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Comparisons and Applications of Quantitative Signal Detections for Adverse Drug Reactions (ADRs): An Empirical Study Based On The Food And Drug Administration (FDA) Adverse Event Reporting System (AERS) And A Large Medical Claims Database

by CHEN, YAN

Abstract (Summary)
This dissertation study, consisting of three chapters, aims to compare the four commonly used data mining algorithms (DMAs) in terms of the sensitivity and the manner of early signal detection; to demonstrate the applications of the DMAs in adverse drug reactions (ADRs) signals detection; and to evaluate the risk of neuroleptic malignant syndrome (NMS) associated with the use of antipsychotic agents. In the first chapter, four DMAs, including the Reporting Odds Ratio (ROR), the Proportional Reporting Ratio (PRR), the Information Component (IC), and the Gamma Poisson Shrinker (GPS), are compared in terms of the sensitivity and the manner of ADRs signals early detection based upon the Adverse Event Reporting System (AERS) of the Food and Drug Administration (FDA). In the second chapter, two examples are studied to demonstrate the applications of the four DMAs in ADRs signal detection: the risk of NMS associated with the use of antipsychotics and the risk of liver injuries associated with the use of telithromycin (Ketek®). In the third chapter, a population-based nested case-control study is conducted to examine risk factors of NSM associated with the use of antipsychotic among patients with bipolar disorder. In summary, this study is the first one to compare the four commonly used DMAs in terms of the sensitivity and the manner of early ADRs signals detection. Our findings appear to be more robust and reliable than previous studies, since the use of confirmed DECs as reference standards eliminates possible confounding effects due to the inclusion of false-positive DECs. Although the sensitivities vary across the four DMAs, there is no statistically significant difference. The ROR seems to detect more number of DECs than the other algorithms. The sensitivity increases when the number of reports per DEC increases. When compares the index date of detection (IDD, defined as the time when the DEC was detected) with the index date of withdrawal (IDW, defined as the time when the FDA removed the drugs from the market), the ROR is able to detect the ADRs signals earlier than the other algorithms. As expected, the results from the ADRs signals detection through the AERS clearly and consistently shows a higher-than-expected number of reports of NMS in patients with the use of antipsychotics. It supports the belief that the use of antipsychotics is in an association with an increased risk of NMS. The four DMAs also highlight the hypothesis that the use of telithromycin may be associated with an increased risk of liver injuries. In the case-control study, the observation that an increased risk of NMS is associated with the use of an antipsychotic, particularly among patients with the use of a high D2 potent antipsychotic, not only supports the belief that the use of an antipsychotic plays a critical role in the occurrence of NMS, but further suggests the magnitude of the risk of NMS seems to be related to an antipsychotic…#8482; potency of D2 inhibition . Besides the risk associated with the use of antipsychotics, our study suggests that other risk factors, including the gender (being male), the pre-existing delirium, confusion, dehydration, and extrapyramdial signs, are associated with an increased risk of NMS as well.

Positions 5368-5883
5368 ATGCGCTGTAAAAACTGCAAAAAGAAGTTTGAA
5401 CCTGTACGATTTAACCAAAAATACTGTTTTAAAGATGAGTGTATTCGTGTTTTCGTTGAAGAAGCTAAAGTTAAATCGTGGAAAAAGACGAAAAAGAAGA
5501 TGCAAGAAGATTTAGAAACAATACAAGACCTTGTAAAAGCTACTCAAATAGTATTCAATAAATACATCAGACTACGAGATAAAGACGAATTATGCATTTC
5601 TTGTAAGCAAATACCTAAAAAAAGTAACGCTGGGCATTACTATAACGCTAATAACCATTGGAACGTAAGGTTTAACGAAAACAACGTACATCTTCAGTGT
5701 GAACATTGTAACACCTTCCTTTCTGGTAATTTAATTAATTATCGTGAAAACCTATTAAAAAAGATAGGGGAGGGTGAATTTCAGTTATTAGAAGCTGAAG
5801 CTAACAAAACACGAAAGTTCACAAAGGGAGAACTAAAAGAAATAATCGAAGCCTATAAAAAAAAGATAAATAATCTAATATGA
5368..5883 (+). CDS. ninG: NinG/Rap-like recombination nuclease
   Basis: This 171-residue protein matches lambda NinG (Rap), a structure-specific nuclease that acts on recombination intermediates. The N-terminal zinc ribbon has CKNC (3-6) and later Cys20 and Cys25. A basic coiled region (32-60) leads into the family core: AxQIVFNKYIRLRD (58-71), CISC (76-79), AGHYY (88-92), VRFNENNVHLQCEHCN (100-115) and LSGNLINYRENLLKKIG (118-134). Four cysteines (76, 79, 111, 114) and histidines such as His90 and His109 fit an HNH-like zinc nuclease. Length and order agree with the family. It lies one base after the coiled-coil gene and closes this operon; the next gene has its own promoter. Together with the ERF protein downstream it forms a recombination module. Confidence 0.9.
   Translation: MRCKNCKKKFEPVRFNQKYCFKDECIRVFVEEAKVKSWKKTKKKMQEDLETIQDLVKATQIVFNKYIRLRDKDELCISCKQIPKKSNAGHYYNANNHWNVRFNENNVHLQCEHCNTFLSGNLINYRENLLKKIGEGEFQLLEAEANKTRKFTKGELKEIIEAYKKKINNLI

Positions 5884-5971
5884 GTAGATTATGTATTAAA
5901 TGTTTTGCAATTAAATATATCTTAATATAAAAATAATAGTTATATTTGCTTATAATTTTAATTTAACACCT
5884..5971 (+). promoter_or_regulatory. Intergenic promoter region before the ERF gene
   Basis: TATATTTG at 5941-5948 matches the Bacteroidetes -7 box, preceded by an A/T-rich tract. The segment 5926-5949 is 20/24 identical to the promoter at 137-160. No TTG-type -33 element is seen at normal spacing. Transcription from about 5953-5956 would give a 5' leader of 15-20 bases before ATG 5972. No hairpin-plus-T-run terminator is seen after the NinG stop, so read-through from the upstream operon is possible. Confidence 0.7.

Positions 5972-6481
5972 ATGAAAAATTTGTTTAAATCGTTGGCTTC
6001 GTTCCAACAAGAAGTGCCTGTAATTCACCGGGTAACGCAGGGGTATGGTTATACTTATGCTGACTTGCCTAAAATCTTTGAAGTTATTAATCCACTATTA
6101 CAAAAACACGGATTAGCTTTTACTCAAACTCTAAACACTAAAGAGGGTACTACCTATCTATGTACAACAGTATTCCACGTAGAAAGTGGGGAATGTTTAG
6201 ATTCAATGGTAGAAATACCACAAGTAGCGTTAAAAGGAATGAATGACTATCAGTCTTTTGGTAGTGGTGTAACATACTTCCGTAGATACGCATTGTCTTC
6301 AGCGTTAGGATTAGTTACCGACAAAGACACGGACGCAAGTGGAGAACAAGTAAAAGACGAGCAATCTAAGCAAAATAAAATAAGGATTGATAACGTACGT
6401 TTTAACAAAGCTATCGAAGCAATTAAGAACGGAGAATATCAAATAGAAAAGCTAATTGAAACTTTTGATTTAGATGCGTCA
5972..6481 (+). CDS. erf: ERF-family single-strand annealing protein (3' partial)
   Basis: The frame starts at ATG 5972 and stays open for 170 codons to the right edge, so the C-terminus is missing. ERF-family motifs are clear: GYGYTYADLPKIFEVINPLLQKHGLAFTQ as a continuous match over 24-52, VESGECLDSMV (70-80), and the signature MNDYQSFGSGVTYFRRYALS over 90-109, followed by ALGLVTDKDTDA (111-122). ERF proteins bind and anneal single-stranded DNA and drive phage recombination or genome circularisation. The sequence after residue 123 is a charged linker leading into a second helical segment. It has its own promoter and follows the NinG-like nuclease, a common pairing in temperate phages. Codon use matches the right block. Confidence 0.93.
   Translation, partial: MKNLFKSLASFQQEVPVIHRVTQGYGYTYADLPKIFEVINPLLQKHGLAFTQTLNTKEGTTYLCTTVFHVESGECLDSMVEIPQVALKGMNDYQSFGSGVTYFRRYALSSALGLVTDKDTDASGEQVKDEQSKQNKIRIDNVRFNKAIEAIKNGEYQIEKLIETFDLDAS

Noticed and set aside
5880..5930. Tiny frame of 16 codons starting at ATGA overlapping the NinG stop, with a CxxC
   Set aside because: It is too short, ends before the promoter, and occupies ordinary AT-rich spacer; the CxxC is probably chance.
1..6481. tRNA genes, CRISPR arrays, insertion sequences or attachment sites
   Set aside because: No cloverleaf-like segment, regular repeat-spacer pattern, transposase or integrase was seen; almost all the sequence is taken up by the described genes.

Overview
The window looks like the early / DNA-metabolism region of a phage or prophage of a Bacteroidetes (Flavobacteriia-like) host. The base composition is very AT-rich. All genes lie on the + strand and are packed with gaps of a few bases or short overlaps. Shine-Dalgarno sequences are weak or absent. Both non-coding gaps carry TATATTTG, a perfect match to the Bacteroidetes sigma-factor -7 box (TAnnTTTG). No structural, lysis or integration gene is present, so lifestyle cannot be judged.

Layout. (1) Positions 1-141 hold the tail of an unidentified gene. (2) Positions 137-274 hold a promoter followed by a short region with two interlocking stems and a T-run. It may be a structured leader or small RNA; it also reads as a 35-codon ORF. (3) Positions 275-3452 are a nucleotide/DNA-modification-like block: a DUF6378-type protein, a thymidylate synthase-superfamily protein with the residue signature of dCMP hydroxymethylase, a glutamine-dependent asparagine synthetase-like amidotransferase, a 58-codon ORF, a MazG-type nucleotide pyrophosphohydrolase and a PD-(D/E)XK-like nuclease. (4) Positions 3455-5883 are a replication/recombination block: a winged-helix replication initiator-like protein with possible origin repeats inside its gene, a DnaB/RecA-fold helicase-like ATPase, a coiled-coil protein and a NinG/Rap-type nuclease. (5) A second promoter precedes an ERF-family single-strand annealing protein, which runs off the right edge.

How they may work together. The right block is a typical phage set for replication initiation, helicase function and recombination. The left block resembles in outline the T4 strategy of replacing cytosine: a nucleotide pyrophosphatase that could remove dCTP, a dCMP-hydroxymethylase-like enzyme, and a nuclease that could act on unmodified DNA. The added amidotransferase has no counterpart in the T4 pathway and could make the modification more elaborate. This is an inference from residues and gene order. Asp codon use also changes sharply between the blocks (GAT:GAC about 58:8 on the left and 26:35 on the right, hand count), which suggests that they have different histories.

Bibliographical Information:

Advisor:

School:University of Cincinnati

School Location:USA - Ohio

Source Type:Master's Thesis

Keywords:data mining algorithms adverse drug reactions event reporting system signal detection case control study antipsychotic bipolar disorder

ISBN:

Date of Publication:01/01/2008

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